“Kids are very impatient these days,” he said. “A lot of kids want to get to the highest level and maybe it’s too high and they figure, ‘man I’d rather be playing at a mid-major than sitting on the bench at a high major so I’m going to make a move.’ What we’ve found out is, it’s about playing time — kids want to go where they can play.”
One of Rahe’s incoming grad transfers is one such player.
Bassett was a 6-foot-9 three-star recruit out of Oakland, California, who went to Florida, where he played in 77 games in three years with three starts. But he wasn’t getting the minutes he wanted with a couple of other players at his position, so after graduating this spring, he looked elsewhere and signed with Weber State.
“He’s a great kid, who didn’t get as much playing time as he wanted, got his degree and wants to go where he has an impact,” Rahe said.
BYU hasn’t relied on grad transfers over the years, but benefitted this past year from one when Jake Toolson left Utah Valley to play in Provo. He ended up second on the team in scoring at 15.2 ppg on 47% 3-point shooting. On the other hand, L.J. Rose, who was the Cougars’ first grad transfer in 2016, averaged just 5.5 points after playing at Baylor and Houston.
With five key seniors leaving from this year’s 24-8 team, coach Mark Pope needed some experience and the Cougars will get that with Haarms.
While Haarms’ move from Purdue to BYU was a lateral one, some players want to see if they can play at the next level and go from mid-major schools to major schools. That’s what Radford’s Carlick Jones, the Big South Player of the Year at 20 points a game, who was considered the No. 1 transfer available in early April when he committed to go to Louisville, is doing.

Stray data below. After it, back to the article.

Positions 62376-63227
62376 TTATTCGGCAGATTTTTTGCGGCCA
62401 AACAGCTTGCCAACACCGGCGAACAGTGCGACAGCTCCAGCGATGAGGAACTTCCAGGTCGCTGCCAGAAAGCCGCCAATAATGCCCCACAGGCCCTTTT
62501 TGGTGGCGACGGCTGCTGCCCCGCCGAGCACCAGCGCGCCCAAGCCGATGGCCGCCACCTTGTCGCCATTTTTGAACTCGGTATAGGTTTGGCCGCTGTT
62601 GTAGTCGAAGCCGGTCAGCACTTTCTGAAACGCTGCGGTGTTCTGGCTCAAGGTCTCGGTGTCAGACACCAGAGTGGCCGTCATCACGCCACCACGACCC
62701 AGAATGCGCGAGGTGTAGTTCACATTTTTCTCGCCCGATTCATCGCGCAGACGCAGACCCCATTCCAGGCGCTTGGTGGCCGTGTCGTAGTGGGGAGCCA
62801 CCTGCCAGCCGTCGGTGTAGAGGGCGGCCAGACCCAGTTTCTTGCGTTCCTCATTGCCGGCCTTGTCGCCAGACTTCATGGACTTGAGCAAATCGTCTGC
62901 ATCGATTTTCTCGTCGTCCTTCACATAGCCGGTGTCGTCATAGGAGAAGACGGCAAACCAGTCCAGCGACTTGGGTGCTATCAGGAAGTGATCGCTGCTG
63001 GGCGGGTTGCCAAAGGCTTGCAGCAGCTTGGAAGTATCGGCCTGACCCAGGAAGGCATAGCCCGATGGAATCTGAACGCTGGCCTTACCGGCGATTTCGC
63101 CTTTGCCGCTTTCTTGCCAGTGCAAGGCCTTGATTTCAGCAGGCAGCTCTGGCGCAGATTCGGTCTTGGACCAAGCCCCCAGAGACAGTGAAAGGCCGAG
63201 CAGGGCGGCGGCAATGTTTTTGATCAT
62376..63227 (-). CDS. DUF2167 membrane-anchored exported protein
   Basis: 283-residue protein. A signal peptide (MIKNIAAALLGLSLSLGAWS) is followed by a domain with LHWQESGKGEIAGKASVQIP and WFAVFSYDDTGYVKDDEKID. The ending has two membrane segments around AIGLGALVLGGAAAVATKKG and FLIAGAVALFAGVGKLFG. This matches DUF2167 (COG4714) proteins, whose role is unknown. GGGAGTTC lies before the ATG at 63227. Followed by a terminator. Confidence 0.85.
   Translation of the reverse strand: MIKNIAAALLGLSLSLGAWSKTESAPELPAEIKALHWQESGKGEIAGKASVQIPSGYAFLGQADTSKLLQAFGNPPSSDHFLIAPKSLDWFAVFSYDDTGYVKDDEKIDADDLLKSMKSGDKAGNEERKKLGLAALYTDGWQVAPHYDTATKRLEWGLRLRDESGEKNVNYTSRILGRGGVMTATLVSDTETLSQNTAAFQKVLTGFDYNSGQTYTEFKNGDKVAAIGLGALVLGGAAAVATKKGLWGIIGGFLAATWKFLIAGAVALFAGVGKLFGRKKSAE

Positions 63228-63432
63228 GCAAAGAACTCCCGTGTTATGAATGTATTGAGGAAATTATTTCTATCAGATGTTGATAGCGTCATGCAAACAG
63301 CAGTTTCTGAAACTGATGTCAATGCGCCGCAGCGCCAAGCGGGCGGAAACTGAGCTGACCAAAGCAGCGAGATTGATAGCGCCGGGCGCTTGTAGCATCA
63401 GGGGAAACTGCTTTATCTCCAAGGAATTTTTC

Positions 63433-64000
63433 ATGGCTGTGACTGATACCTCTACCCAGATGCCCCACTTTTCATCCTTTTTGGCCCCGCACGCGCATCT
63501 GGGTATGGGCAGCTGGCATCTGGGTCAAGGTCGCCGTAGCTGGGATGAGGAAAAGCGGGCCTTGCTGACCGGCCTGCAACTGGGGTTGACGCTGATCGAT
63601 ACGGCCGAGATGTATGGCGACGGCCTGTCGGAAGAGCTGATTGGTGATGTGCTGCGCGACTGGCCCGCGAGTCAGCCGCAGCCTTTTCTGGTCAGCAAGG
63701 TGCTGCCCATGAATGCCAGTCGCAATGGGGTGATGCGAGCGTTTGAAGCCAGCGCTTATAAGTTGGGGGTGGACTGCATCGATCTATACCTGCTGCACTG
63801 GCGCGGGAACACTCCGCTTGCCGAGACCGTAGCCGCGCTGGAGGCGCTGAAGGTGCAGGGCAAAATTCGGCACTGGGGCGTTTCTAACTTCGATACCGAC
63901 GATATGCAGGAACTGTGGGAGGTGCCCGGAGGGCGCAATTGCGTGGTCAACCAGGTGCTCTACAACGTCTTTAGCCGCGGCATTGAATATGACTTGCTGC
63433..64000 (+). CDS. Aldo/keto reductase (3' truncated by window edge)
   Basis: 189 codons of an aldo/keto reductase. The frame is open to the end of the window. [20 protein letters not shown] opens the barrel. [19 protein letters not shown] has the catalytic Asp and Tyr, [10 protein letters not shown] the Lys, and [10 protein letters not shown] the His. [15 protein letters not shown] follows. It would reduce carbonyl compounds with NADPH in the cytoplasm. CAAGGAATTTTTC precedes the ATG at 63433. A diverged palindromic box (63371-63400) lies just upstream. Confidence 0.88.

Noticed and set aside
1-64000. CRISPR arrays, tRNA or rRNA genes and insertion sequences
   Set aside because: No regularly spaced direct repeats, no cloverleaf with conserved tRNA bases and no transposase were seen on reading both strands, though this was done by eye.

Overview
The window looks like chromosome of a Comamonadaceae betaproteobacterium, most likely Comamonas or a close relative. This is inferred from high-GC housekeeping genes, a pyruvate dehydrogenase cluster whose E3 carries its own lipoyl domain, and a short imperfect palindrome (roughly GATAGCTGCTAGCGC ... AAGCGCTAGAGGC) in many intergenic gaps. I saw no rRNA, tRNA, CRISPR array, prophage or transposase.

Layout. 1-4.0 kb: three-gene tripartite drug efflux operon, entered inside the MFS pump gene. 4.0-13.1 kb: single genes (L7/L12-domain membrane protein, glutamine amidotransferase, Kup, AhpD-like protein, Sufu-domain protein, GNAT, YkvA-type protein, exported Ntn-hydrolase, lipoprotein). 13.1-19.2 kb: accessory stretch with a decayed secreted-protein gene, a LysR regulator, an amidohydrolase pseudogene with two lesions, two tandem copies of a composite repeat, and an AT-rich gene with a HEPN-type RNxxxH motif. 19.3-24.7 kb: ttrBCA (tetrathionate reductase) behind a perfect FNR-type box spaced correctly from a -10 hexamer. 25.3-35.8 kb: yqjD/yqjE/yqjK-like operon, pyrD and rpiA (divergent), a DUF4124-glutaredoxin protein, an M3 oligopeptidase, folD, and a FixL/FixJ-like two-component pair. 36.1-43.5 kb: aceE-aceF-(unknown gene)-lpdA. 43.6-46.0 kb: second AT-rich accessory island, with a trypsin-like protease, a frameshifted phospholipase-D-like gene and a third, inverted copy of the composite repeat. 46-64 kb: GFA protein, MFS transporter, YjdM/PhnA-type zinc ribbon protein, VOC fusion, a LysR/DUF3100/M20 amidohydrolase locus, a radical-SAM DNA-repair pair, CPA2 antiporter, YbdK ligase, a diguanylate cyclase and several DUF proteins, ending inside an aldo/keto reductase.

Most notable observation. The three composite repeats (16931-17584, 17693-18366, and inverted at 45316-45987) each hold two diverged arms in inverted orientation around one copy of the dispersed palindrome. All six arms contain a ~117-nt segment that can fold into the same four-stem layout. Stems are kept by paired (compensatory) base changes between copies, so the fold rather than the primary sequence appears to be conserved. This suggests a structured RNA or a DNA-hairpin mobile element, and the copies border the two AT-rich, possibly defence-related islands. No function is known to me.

Arizona, which has brought in more than a half dozen grad transfers over the past decade, is hoping Seattle’s Terrell Brown, who led the WAC in scoring at 20.7 points per game, can make the jump to the Pac-12.
Even blue-blood Kentucky, which was trying hard to get Haarms before he chose BYU, has ventured into the grad transfer portal and a couple of years ago grabbed Stanford’s all-Pac-12 forward Reid Travis.
But everything could change for grad transfers later this month if the NCAA decides to open up the transfer portal and allow players to transfer without sitting out a year. If that proposal is passed, then players will be able to leave any time without sitting out a year.
Rahe and Krystkowiak have mixed feelings about that if it happens.
“I struggle with that one, but I’m basically in favor of what’s best for the student-athlete,” Rahe said. “I’ve always thought when coaches leave, and leave their kids behind and the kids can’t leave, that was a little bit hypocritical. If a coach leaves, a kid should be able to leave with no penalty.”
“It’s going to complicate some things,” Krystkowiak said. “It’s really hard to establish a program because there’s going to be so much coming and going, so I think it’s kind of a conflict for what this whole model of what college is all about. But I think it’s inevitable it’s going to happen.”